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Draft for comment: Guidelines for reproducing external content
#1
We forum founders are concerned that guidelines for reproducing external content are agreed upon and put into place. Here is what we propose. Comments welcome:

--- Begin proposed guidelines ---

When reproducing on Psience Quest content from elsewhere, we need to be both courteous and law-abiding.

To be law-abiding means to respect copyright restrictions on the reproduction of the content of others, but beyond that, courtesy anyway suggests not reproducing significant portions of the work of others without their consent, and, for the sake of both readers of the forum and the content's original author, providing both attribution and sourcing for all external content.

We ask then that members follow these guidelines:

  1. Do not reproduce content in full or in significant part* unless one or more of the following hold:
    • The content is not copyright and is therefore in the public domain. This is the case when one or more of the following apply:
      • Its copyright has expired, or,
      • Its author has explicitly released it into the public domain, or,
      • Its copyright has been forfeited, for example by its being published in the USA without a copyright notice prior to March 1, 1989, the effective date of the Berne Convention Implementation Act, or,
      • It is a work of the US Government.
    • The content is copyright but has been licensed by its author under a so-called "copyleft" licence that permits its reproduction on our forum, for example, one of the Creative Commons licences or the GNU Free Documentation License.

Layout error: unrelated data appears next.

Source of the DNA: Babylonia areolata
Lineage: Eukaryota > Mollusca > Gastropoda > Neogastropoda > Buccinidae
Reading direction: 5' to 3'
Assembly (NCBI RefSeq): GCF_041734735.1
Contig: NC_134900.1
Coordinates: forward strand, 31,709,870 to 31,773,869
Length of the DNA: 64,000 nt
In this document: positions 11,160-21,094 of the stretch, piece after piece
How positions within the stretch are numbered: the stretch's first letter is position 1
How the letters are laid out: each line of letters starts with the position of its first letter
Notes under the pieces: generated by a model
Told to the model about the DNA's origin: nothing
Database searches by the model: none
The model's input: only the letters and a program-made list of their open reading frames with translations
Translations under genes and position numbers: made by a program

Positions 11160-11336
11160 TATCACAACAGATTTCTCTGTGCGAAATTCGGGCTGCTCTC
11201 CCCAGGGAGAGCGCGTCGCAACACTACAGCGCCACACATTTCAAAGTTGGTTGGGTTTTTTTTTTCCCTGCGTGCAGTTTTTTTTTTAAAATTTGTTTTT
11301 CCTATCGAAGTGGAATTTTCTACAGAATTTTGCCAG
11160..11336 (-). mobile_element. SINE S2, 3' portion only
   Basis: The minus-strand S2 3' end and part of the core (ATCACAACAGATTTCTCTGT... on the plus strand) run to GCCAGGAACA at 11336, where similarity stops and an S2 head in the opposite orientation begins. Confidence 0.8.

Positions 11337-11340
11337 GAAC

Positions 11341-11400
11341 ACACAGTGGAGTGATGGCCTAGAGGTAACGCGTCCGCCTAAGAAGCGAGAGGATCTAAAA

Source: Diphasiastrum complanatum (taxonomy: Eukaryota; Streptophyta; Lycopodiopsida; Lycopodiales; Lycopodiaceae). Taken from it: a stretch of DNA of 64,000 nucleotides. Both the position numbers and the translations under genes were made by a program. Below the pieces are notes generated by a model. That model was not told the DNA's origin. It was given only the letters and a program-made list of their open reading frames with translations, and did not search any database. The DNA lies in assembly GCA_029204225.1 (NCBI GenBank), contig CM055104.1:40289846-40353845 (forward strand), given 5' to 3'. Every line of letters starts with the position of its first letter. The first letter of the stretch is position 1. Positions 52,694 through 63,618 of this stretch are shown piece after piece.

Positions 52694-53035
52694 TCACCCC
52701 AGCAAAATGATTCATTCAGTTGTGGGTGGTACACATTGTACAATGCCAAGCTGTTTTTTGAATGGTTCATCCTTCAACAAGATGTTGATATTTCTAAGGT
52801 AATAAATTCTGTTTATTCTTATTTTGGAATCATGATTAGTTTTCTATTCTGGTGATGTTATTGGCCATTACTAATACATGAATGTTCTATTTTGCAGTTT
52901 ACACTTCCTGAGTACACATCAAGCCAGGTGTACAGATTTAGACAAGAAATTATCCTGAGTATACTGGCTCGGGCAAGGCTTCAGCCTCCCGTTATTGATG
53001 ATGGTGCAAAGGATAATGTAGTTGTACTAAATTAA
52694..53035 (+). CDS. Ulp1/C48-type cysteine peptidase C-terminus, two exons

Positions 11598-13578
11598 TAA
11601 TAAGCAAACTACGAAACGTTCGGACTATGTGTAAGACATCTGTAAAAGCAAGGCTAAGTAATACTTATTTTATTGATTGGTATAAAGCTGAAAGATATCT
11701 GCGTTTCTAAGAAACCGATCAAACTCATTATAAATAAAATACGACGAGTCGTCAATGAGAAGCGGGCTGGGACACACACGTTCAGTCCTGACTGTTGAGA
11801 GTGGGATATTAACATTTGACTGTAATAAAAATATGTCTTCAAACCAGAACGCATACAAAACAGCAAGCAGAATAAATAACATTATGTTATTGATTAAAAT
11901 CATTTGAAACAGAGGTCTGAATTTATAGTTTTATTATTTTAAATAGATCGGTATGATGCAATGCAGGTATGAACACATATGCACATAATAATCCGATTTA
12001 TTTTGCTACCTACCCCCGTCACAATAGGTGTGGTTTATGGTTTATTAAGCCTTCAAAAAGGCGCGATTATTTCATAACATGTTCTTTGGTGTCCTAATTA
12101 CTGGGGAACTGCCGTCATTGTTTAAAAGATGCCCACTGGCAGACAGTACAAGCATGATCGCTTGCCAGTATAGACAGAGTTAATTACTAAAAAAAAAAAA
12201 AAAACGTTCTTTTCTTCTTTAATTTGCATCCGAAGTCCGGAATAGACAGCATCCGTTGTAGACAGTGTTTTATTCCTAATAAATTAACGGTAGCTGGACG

• You have contacted the author and s/he has explicitly given you permission to post his/her content in full to the forum. In this case, please state when reproducing the content that you have sought and received permission from the author.
  2. Limited excerpts of external content may always be reproduced, in keeping with the "fair use" provision of copyright law (see What Is Fair Use? and More Information on Fair Use). The most relevant aspect of the fair use provision in the context of our forum is content reproduced for the purposes of comment and criticism.
  3. Always, whether reproducing content in full or reproducing only excerpts:
    • Differentiate the reproduced content from your own words in a clear way, such as by enclosing it between markers something like "--- Begin quoted article ---" and "--- End quoted article ---", or by using the forum's "quote" function, or by otherwise styling it, for example by changing its font type, colour, or size, or by italicising, emboldening, or underlining it.
    • Provide attribution: supply both the name of the original author/publisher and the original source of the content, linking to that source if possible.

A moderator may - either privately or publicly - request that the author of a post failing to comply with these guidelines bring it into compliance. Should the author refuse or fail to respond in a timely fashion, a moderator may edit the post to bring it into compliance.

* A "significant part" of a work is roughly that which exceeds the maximum portion beyond which reproduction without permission is discourteous to the original author, as well as that which exceeds the maximum portion compatible with the "fair use" provision of copyright law for copyright works reproduced without permission. For our purposes on this forum, we might say that for text it is anything more than roughly three or four short paragraphs.

--- End proposed guidelines ---
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#2
Sounds good. Smile

I have a habit of wanting to copy articles in full just in case they disappear from the the internet due to a website expiring or servers crashing temporarily. Oh well...